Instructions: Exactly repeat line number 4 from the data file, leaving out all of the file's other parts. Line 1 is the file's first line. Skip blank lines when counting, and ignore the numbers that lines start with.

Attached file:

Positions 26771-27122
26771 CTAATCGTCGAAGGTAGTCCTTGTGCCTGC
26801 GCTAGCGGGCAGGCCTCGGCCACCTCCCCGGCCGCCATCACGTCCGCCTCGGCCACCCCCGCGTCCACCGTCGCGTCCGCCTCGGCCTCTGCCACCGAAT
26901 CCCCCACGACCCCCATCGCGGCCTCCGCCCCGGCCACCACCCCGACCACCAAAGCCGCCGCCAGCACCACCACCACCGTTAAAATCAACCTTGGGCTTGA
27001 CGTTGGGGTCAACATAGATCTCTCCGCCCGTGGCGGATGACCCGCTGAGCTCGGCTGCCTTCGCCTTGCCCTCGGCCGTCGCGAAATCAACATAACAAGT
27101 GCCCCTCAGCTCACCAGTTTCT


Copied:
26901 CCCCCACGACCCCCATCGCGGCCTCCGCCCCGGCCACCACCCCGACCACCAAAGCCGCCGCCAGCACCACCACCACCGTTAAAATCAACCTTGGGCTTGA